With both albums officially coming out today, I decided that Music Mondays would be better off on Tuesday this week. So let’s get to it.
Ever since I got into hip-hop (and even before) I was a pretty big Outkast fan. Outkast is one of those transcendant groups that appeals to almost all people, regardless of genre affiliation. As the duo moved away from their traditional southern roots to a more poppy sound, as in Stankonia and Speakerboxxx/The Love Below, they still managed to put out good music…excluding Idlewild.
But, as Speakerboxxx/The Love Below indicated, Big Boi and Andre3000 looked like they wanted to go separate ways. Four years after their last album, the public saw an Outkast member release his first solo effort, via Big Boi’s Sir Lucious Left Foot: The Son of Chico Dusty, which was one of the best albums of the year. This success helped hype his album that dropped today, Vicious Lies and Dangerous Rumors. I seemingly got caught up in said hype.
Game, formerly known as THE Game, is a completely different story. A Dr. Dre protégé, Game had a bright future ahead of him as a solo artist and his debut, The Documentary, instantly put him on the map. Unlike Outkast, I never really got into Game. It could have been because when I first listened to hip-hop I only went for conscious, underground music. Yes, I was basically a backpacker.
But now that I’m more open-minded, I’ve discovered Game. Still, he didn’t impress me as much as Big Boi. His style just didn’t seem to match my taste. But then came Jesus Piece, Game’s fifth studio album. A feature-heavy release always will attract listeners, but the leaks I heard not only had solid collaborations, but really great production as well.
Consequently, December 11 became the day where Big Boi and Game would have a battle over eardrums. And based on several play throughs, there is indeed a winner.
The Best Of…
VLDR is incredibly poppy at times, and sometimes it’s good, sometimes it’s…not so much. But the best track on the album is one of the few times where Big Boi really sticks to his southern roots, and like Game, uses features to his advantage.
“In the A” – with T.I. and Ludacris
Sampling yourself, eh, Big Boi? This song is huge, plain and simple. It’s the closest you get to a banger on the album, and the horns in the background bring back memories of “General Patton.” The real winner here is T.I., who absolutely tears through his opening verse. Actually, the verses get worse as the song goes on. But they’re all great, so that’s the most nit-picky criticism.
If “In the A” goes hard, then “Ali Bomaye” makes it look like a plush toy. Just looking at the features will give you some idea what to expect from this song. Furthermore, “Ali Bomaye,” a reference to a phrased chanted at Muhammed Ali, meaning “Ali, kill him” before The Rumble in the Jungle, really tells you what’s in store.
“Ali Bomaye” – with 2 Chainz and Rick Ross
This, ladies and gentleman, is what you can consider a “banger” for hip-hop. Everyone on this track was made for this song and you can tell they relish in the bass-heavy production. All in all, it’s definitely a pump-up track and definitely makes me respect these three artists a little more.
As aforementioned, VLDR gets really poppy to both positive and negative effects. Well, what’s poppier than combining a fairly mainstream rapper in B.o.B. and a random rock band in Wavves? Granted, I’ve never heard of the surf-punk band Wavves, but based on their contribution to this album, I could get into them.
“Shoes for Running” – with B.o.B. and Wavves
This song is just bubbly and incredibly paced. Luckily for Wavves, I just finished watching Friday Night Lights, and their chorus reminds me a lot of Tonny Lucca’s “Devil Town,” which I absolutely loved. B.o.B. naturally fits in such an upbeat rap song and probably was the best choice for this song. The difference between Big Boi’s rapid-fire first verse and his deep, groggy third verse is a great little touch to this song.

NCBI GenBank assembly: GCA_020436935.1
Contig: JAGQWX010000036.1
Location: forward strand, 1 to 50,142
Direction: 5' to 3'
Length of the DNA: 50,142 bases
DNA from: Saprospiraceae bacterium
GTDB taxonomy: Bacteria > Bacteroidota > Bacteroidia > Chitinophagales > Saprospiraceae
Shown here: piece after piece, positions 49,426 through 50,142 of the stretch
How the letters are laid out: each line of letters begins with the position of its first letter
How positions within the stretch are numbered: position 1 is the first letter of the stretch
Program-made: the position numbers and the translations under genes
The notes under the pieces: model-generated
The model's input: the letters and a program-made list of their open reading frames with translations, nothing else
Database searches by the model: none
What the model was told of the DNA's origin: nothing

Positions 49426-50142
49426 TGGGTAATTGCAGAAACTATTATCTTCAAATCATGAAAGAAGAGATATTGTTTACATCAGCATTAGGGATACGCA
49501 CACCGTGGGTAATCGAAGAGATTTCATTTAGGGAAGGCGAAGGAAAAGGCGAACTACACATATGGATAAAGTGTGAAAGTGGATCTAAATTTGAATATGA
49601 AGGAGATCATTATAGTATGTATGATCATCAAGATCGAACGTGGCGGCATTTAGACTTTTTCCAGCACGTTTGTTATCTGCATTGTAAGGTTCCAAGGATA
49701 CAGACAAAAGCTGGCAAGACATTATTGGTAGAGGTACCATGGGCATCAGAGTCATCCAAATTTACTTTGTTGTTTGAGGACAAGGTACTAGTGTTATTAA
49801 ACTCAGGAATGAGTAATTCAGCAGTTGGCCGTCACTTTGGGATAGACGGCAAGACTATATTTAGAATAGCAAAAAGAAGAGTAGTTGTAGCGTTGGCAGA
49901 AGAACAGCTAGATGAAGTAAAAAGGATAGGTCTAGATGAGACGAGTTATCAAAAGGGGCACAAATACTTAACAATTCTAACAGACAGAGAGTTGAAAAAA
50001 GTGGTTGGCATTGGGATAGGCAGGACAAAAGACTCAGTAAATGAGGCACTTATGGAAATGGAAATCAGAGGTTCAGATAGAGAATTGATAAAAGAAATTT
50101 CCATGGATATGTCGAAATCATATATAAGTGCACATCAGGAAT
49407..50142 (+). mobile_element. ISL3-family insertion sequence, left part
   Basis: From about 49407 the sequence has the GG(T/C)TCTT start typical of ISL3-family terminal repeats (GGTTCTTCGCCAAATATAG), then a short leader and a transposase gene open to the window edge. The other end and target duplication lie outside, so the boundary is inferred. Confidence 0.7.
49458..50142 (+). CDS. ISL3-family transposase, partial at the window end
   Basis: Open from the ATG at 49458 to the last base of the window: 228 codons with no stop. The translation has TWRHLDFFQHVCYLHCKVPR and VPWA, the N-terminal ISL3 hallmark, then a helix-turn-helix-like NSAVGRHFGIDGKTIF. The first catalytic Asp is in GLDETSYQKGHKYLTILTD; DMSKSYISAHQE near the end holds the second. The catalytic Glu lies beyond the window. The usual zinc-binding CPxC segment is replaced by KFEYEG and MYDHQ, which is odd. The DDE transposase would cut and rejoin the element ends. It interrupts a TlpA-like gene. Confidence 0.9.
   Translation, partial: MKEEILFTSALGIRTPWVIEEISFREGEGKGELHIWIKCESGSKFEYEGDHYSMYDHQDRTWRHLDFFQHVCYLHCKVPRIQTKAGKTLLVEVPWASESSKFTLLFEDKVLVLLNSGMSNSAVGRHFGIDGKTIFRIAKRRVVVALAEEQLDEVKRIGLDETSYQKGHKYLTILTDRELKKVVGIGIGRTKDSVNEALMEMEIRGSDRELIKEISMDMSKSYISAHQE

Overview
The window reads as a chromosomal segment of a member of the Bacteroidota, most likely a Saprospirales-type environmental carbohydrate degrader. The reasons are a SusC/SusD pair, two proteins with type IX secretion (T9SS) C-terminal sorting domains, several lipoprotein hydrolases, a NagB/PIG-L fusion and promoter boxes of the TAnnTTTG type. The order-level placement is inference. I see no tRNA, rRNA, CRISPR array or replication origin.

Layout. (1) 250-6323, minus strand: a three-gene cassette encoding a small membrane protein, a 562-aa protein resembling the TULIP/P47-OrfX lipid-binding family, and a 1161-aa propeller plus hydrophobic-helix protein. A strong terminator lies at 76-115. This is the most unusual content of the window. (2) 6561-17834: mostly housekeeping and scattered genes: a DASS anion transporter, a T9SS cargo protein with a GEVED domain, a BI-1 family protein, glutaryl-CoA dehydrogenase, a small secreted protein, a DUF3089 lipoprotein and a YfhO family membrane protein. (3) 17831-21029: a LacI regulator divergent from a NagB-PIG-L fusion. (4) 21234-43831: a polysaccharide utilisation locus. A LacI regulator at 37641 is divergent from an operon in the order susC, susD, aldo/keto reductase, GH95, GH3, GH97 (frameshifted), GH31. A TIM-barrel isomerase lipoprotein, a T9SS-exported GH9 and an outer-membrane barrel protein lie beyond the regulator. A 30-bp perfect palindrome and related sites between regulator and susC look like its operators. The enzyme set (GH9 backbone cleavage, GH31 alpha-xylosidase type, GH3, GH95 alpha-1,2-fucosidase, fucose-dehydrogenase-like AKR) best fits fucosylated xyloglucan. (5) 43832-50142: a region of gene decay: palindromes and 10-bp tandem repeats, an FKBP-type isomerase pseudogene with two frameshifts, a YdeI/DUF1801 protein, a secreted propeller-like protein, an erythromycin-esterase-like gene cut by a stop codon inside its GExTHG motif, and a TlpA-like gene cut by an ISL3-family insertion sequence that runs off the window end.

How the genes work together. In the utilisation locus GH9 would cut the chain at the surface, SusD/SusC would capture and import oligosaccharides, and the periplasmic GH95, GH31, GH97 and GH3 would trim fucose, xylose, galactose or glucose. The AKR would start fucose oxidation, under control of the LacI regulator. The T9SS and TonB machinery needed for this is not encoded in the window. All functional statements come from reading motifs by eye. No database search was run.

Game’s Jesus Piece deals somewhat with religion, but aside from “Hallelujah,” doesn’t really explicitly address it. There are songs where you can certainly feel its influence, including the haunting production on a Kendrick Lamar-assisted track.
“See No Evil” – with Kendrick Lamar and Tank
So, aside from Tank sounding like Future, which is good or bad depending on how you feel about the guy, this song is pretty fantastic. Its tone makes it seem like the song was off of good kid, m.A.A.d. city, and not Jesus Piece, because of its dark content. It’s great to see Kendrick and Game on a track together after Game has lashed out at Shyne for calling GKMC “trash.” They also both put in really good verses, and are well-matched for this particular song.
When it’s not trying to the indie/pop crowds, VLDR can be at its best. In this case, Big Boi gets very personal, addressing his possible domestic issues. The song’s hook is kind of…um…susceptible. That’s not to say Kid Cudi doesn’t do well on it, because he actually does a wonderful job here. It’s more the wording…
“She Hates Me” – with Kid Cudi
A very mellow, pensive track, “She Hates Me” is a big departure from the songs that surround it. The production is not too special, but that works here because it’s all about Big Boi’s lyricism. Despite being a bit of a downer, it’s a very catchy song and it’s always good to see Kid Cudi performing well on a song…no thanks to WZRD.
The final song of the “Best Of” section is probably the most low-key track off of Jesus Piece. With no imposing production or catchy hooks, Game brings listeners down a couple of decibels. But it’s not a bad thing…
“Pray” – with J. Cole and JMSN
Fun is definitely not the way to describe this song, but at the same time it is a bit of an easy listen. Sure, the subject matter is a little tough, but Game is on his…er…game here. Like B.o.B. in “Shoes for Running,” J. Cole seems like the perfect choice for the beat on this song, and really makes it his own, which is interesting because Game kills it here too. I also like the little hand off between the two artists here at about 2:20 into the song.
Winner of “The Best Of” round: Push??
When at their best, these two albums are nearly inseparable.
Back to the poppy-ness of Big Boi’s album! It still works in this case, but it’s actually his verses that aren’t fantastic. Big Boi can definitely spit at a fast rate, but he seems like he’s playing catch up here. The filter here is also not too appealing.
“Apple of My Eye”